When the antenna is switched to one input for transmission, the antenna is no longer connected to the other input. A dummy load may be connected to the other input so that if that transmitter is keyed up it will see a proper load.

As a general consideration in designing a radio system for highest reliability, the number of connectors, cables, and other devices inserted between the radio and its antenna should be kept as low as possible. For a device like a VHF Marine Band DSC radio which is a primary safety device aboard a ship, there is no good justification for inserting multiple splitters or combiners into the transmission line path between radio and antenna.
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Old 18-01-2021, 09:23   #5
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Re: Antenna splitters and signal loss

Regarding reception of FM Broadcast Band signals in the frequency range 88 to 108-MHz by using a tuned vertical antenna resonant at 156.8-MHz, there are three problems:

--most FM Broadcast Band signals are sent with horizontal polarization, so reception with a vertical polarized antenna results in cross polarization and a loss by a factor of 20 dB or a reduction by a ratio of 1:100;
--some FM Broadcast Band signals MAY have some vertical polarization, but this depends entirely on the station; it is also typical that power in the vertical plane, if any, will be less than the power in the horizontal plane; and
--the impedance of an antenna designed for resonance at 156.8-MHz will not be the same at 88-MHz to 108-MHz, resulting in a poor match to the transmission line, and further attenuation of the signal.

Regarding reception of AM Broadcast Band signals from 0.5 to 1.5-MHz, the same same conditions apply as above, except the cross-polarization; AM Broadcast Band signals are generally always transmitted with vertical polarization.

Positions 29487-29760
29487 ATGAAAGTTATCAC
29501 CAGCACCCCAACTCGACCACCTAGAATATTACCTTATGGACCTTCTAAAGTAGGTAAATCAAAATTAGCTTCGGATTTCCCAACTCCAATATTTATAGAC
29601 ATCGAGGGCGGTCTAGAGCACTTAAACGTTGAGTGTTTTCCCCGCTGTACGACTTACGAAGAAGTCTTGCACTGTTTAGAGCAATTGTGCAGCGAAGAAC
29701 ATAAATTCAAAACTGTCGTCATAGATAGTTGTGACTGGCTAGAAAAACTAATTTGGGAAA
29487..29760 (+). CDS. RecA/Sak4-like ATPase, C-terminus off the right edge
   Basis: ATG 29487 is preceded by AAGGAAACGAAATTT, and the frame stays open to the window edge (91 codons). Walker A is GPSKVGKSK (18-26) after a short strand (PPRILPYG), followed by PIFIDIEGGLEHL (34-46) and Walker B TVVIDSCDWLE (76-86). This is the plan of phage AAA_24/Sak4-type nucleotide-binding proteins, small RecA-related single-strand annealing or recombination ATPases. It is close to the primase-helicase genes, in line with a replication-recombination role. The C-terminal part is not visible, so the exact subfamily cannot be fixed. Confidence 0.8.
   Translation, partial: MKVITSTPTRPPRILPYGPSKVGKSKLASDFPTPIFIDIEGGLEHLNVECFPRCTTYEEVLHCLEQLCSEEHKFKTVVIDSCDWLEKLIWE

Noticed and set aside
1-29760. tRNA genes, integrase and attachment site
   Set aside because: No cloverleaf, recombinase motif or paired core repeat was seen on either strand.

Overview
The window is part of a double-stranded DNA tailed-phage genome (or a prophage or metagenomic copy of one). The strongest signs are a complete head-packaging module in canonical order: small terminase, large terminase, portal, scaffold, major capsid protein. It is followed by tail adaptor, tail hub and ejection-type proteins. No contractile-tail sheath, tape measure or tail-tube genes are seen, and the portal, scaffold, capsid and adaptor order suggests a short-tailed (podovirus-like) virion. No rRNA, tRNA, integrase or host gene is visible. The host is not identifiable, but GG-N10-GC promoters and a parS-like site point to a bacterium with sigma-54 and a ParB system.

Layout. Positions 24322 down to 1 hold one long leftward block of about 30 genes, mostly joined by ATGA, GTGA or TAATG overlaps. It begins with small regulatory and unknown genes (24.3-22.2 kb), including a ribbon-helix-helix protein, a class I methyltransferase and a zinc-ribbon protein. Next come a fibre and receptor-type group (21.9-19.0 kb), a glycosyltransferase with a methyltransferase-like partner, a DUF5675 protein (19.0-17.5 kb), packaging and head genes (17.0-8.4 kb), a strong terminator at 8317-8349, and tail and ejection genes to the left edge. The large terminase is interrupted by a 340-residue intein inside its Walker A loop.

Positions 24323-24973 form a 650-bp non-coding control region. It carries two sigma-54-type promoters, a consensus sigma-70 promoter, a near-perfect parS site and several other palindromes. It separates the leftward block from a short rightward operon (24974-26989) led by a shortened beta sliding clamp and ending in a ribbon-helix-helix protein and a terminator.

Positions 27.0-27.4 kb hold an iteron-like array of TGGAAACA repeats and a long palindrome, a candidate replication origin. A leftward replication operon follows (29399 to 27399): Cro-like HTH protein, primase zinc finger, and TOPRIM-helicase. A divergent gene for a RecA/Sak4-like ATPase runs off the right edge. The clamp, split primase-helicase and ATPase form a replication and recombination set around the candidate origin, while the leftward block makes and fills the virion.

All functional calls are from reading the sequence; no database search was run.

I expect that is an inexpensive "splitter" designed for using a VHF Marine Band antenna for reception of AM Broadcast Band signals were examined, one would find that the "antenna" routed to the AM band output is really just the outer conductor of the transmission line being used as a random length wire with expected vertical orientation.
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Old 18-01-2021, 09:44   #6
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Re: Antenna splitters and signal loss

This may also cause your head to hurt but part of it is on point:
https://cruisingclub.org/sites/defau...30%20FINAL.pdf
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Old 18-01-2021, 09:49   #7
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Re: Antenna splitters and signal loss

I have a B&G Zeus2 set up with a Splitter that takes VHF, AIS and Radio (FM / AM). VHF and AIS works fine, but the radio reception is very bad. I have changed the splitter (no difference), I have changed the Fusion RA55 (no difference) and I have changed the radio again to a Fusion Apollo RA670 (no difference). Now I have connected the Fusion Radio to a separate vertical antenna (3 feet) and it helped a lot. Maybe the antenna should be horizontal (as I've learned above)
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Old 18-01-2021, 09:56   #8
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Re: Antenna splitters and signal loss

Quote: